Why wouldn’t there be a scary possession movie like The Exorcist

Based on the very loosely reported case of Anneliese Michel, The Exorcism of Emily Rose (2005) rushes very quickly through the dramatic story of a 21-year-old German woman who is doused to death to elicit the same public sympathy that the audience feels for Reagan. This is the most obvious defect in the original turnover of possession. Director Scott Derrickson uniquely describes it as a courtroom drama, in which Laura Linney’s attorney defends a pastor (Tom Wilkinson) who performed a ritual that went wrong.

The film maintains a very disturbing mood and leaves open the question of whether Emily (Jennifer Carpenter)’s accidents were the result of undiagnosed temporal lobe epilepsy as it turns out. From 1975 to 1976, Anneliese Michele, who is named Emily in the movie, was subjected to 67 exorcisms. German bishops later retracted the possession classification, finding that the woman had died of malnutrition and dehydration from exorcism sessions. The two Roman Catholic priests who performed the ritual were convicted of negligent homicide, as was the mother. This movie could have made a little more realistic and a lot less rush this movie is scary and memorable, maybe on par with Exorcist.

Two of the most disturbing and suspenseful possession films focus not on a traumatized child, but rather hardened adult detectives, one from a city murder squad, the other in private practice. in He fell (1998) The distinguished demon is Azazel. Exhausted from being a scapegoat to bearing the sins of atonement, this demon can possess people by just touching, jumping from one body to another. Thus he escapes the death penalty to continue an incomplete killing spree. The film stars Denzel Washington as John Hobbs, who nearly defeats the Old Testament entity by allowing it to possess it.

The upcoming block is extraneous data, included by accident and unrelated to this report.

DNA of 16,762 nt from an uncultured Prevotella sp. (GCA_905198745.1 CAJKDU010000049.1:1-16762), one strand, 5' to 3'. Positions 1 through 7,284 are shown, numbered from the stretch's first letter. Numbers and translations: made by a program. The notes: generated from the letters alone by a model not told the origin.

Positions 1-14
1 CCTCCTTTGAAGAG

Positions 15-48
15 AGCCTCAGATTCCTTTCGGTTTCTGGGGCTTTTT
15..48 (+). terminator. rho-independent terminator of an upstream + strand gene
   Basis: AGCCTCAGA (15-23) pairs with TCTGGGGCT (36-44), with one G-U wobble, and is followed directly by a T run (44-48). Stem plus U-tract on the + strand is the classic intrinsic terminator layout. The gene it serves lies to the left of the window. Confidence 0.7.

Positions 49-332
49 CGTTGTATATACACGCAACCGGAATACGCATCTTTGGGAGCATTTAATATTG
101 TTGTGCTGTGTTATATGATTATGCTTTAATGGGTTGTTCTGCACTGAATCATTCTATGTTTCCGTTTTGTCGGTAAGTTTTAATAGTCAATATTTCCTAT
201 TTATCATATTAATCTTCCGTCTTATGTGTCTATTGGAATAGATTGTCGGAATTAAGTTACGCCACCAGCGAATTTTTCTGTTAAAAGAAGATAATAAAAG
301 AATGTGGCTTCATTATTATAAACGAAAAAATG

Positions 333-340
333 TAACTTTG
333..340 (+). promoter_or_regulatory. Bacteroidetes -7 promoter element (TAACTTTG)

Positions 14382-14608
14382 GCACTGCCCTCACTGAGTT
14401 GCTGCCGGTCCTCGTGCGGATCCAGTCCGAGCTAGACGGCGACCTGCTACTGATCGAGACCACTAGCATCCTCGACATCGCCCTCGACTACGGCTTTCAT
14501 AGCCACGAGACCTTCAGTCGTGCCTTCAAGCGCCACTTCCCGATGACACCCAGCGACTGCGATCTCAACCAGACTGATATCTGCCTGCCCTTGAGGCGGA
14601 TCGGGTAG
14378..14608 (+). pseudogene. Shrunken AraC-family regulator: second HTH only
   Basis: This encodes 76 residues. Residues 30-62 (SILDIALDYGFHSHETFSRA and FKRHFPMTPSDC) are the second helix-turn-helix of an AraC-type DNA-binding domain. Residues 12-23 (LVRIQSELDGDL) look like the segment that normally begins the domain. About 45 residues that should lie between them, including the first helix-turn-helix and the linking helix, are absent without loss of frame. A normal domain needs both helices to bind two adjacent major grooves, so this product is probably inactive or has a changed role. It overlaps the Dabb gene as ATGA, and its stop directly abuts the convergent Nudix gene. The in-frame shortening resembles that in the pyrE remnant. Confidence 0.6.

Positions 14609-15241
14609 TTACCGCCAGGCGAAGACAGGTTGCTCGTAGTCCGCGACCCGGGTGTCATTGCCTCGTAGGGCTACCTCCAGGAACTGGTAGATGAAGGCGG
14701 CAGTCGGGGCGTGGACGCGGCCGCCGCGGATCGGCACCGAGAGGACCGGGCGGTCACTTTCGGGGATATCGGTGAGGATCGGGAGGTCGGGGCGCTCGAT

in angel heart (1987), Harry Angel (Mickey Rourke) is an outward-looking private investigator but is actually the consciousness of Johnny Favorite, a jazz-age singer who has sold his soul to the devil for fame, fortune, and dark powers that locals speculate a voodoo priestess, “favorites akin to true evil.” As she wanted to come.”

When it is revealed that Angle has committed crimes to cover up his former identity, Louis Cypher, the same demon played by Robert De Niro, raises the possibility of possession. Cyphre says Angel’s outburst was “hand-guided, of course”. Did Angel commit the crimes of cover-up as a budding favourite, giving his memories to the spirit who truly owns his identity, or was he possessed by Lucifer to commit the crimes of cover-up and incriminate himself? Perhaps the threat of possession couldn’t have been more apparent.

Science and religion, who is the devil here?

Prince of Darkness (1987), directed by John Carpenter, examines possession from a scientific perspective. A group of scholars and students, led by Professor (Victor Wong) and priest (Donald Pleasence) are studying an urn found in a church basement that contains a substance that could be the physical manifestation of the devil, according to an ancient text. , but not by test studies. Mood and atmosphere, everything goes down the drain before doomsday arrives. The film will not stand against peer review.

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